At a September rabies clinic, 140 animals came in two hours for vaccinations. People lined the hallway — and double-parked outside. Others, unable to find a space in the jammed parking lot, simply drove away.
There's only one, 8x10 room for visitation and, said Diviney, "We often have people lined up to meet with a dog or cat. And we can only have one person or family visiting with an animal at a time." Often, people have to wait 30 minutes to see a prospective pet.
So sometimes, said Diviney, "We use the grooming room or conference room for that. But the conference room is also used by volunteers checking in or out, and for meetings, so there's a conflict."
Employees have sat in hallways to work, and records are stored in boxes wherever they can be stashed. Basically, said Diviney, "All the space is used for multiple purposes, and it's inefficient."
There's only one animal-receiving room for the paid animal caretakers — with one desk shared by 11 people. Also in that room is a refrigerator for animal medications, plus all the supplies for receiving new animals. These include nametags, photography equipment, vaccination supplies and computer data-entry materials.
"We have no sink to wash the animals' dishes there, so we wash them in a tub," said Hankins. And, yes, the huge bathtub is in this room, as well. In addition, animal control officers use the room and animals are vaccinated here.
Master Animal Control Officer Jennifer Milburn works in the office-in-a-closet, across from the exposed phone circuitry and computer server. "The circuitry puts out a lot of heat and, when it gets really hot in here, it's stuffy and claustrophobic," she said.
SO MILBURN also has a large fan next to her desk. As if that weren't enough, other shelter employees continually go through her tiny office to get to the office supplies and files in the storage area behind her, and back out again.
The animal control officers' vans don't fit in the wash bay outside where they clean and hose down their vehicles after bringing in animals, so that's also a problem. These officers' four supervisors share two desks in a minuscule space, and the roll-call room is also small and inadequate.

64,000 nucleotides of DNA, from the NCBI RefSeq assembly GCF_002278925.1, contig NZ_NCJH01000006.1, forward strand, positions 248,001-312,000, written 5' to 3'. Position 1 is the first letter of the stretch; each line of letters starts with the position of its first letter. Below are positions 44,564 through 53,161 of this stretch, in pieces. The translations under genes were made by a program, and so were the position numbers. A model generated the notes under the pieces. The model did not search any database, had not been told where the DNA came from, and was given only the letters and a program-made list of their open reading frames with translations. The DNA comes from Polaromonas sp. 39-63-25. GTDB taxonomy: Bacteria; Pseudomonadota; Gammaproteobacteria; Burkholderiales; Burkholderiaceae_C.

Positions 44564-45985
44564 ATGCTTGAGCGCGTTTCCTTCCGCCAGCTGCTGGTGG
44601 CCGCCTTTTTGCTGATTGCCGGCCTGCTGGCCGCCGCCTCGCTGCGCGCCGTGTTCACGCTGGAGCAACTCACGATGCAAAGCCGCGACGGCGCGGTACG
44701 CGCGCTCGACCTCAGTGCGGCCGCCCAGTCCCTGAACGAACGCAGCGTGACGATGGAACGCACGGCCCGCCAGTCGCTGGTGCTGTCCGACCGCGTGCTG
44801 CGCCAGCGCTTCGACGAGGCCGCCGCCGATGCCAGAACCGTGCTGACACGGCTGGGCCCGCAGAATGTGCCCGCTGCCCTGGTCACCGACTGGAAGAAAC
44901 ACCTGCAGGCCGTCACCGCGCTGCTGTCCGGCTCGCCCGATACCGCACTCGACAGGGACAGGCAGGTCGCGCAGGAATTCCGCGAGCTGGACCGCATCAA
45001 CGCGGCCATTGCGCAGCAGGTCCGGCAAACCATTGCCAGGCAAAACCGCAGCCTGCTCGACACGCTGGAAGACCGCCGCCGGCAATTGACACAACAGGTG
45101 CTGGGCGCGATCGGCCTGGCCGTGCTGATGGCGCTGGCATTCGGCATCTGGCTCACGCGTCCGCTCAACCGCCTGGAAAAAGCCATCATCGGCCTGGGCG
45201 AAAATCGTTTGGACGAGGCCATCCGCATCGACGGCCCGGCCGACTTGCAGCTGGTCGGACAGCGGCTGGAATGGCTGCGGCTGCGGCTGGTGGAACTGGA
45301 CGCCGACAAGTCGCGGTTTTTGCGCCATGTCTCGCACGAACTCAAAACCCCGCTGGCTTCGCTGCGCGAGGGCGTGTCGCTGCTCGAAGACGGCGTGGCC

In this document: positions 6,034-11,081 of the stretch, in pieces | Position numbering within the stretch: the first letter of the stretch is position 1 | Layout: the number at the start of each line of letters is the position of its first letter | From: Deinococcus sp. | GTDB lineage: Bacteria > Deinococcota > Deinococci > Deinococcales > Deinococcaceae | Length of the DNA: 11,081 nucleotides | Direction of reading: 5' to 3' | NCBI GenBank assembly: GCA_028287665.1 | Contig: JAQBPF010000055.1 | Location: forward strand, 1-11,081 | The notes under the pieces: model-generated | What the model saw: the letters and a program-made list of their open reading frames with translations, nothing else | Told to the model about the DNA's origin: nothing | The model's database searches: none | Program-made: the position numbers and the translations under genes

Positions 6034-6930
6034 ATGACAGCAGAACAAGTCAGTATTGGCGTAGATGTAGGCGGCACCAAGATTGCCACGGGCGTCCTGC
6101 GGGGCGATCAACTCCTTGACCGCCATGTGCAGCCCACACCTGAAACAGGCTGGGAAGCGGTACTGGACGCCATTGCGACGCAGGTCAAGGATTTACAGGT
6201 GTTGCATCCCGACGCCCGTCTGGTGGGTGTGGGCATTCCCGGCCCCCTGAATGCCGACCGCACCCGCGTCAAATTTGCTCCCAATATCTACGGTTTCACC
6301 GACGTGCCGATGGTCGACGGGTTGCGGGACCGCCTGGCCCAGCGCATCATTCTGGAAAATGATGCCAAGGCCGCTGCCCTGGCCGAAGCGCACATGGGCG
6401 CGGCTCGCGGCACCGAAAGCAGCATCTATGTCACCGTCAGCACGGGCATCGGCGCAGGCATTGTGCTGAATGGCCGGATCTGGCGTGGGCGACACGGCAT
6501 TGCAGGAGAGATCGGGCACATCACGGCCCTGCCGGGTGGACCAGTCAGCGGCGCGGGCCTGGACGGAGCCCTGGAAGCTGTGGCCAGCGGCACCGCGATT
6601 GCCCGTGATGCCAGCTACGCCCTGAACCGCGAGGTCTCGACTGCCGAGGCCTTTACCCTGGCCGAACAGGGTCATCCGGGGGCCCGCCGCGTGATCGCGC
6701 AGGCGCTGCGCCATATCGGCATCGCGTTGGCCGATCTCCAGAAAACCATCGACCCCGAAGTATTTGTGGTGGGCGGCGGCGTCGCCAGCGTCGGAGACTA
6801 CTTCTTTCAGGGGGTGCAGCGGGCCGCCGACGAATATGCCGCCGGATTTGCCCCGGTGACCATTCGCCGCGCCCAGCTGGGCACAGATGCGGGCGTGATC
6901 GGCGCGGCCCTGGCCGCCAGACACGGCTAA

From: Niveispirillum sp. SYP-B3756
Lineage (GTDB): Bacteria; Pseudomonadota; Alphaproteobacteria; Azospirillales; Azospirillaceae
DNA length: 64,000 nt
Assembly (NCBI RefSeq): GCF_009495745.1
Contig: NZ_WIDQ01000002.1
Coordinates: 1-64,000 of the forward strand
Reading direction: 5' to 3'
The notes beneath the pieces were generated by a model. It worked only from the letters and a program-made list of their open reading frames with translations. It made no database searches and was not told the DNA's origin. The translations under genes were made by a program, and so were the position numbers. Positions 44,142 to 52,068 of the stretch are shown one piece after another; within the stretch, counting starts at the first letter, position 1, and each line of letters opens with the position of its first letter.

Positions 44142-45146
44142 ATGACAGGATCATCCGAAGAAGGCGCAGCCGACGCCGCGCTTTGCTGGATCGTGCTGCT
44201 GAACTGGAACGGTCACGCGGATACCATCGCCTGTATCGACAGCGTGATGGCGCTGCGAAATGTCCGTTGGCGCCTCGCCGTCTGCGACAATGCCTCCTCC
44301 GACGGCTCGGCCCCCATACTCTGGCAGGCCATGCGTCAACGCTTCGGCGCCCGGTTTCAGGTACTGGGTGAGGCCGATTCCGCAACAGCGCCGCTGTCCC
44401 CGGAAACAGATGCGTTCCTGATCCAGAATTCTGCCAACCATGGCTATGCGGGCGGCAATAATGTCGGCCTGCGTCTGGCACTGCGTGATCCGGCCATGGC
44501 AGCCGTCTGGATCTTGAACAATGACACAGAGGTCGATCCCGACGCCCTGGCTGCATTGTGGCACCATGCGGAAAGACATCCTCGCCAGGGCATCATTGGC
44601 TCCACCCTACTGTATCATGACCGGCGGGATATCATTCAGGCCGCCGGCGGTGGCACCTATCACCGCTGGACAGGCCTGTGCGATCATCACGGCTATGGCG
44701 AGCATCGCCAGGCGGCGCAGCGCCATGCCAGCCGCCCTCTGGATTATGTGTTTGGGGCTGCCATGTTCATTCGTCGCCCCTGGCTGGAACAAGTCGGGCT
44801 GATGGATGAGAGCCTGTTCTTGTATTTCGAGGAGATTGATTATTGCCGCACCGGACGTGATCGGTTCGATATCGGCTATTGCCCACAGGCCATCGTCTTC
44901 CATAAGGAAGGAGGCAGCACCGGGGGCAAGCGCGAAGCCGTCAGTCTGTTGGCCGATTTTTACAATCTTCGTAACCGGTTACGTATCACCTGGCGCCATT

All dogs and cats get clean towels and blankets every day so they can have something soft on which to lay. "It helps decrease their stress and creates a better environment for them," explained Hankins.
It also creates a huge mountain of laundry for the shelter's one washer and dryer — used daily from 6 a.m.-10 p.m. "In summer, we have up to 200 animals a day," said Hankins. So, said Diviney, "We could really use another industrial-strength washer and double dryer to keep pace, but we don't have the space."
"So we string up leashes across the laundry room to create [clothes] lines," said Hankins. "We're trying to make do with what we have, but it's hard."
There's only one isolation room for sick animals, said Diviney, "So almost-better animals are re-infected by illness." And the air-ventilation system is inadequate to prevent airborne diseases from spreading.
"If we had a better air-handling system, we could separate animals to quarantine the strays from our adoptable cats," said Hankins. "Now, if they look healthy, we have to put incoming strays in the same room with healthy cats. But if these strays then break out with an upper-respiratory infection, it spreads to the other cats."
AS IT IS, cages of ferrets, rabbits and other animals line the poorly ventilated hallways because there's nowhere else to put them. And injured, sick or captured wildlife are often stored under a desk in the main office area, where they're placed on heating pads while waiting to be picked up by wildlife rehabilitators.
Such wildlife includes birds, baby squirrels and ducks, stacked in cages under the desk where the printer is. "They need to be in a place that's quiet and dark, so we cover them with towels because we don't have anyplace else to put them," said Hankins. "It's not sufficient, but it's the best we can do with what we have."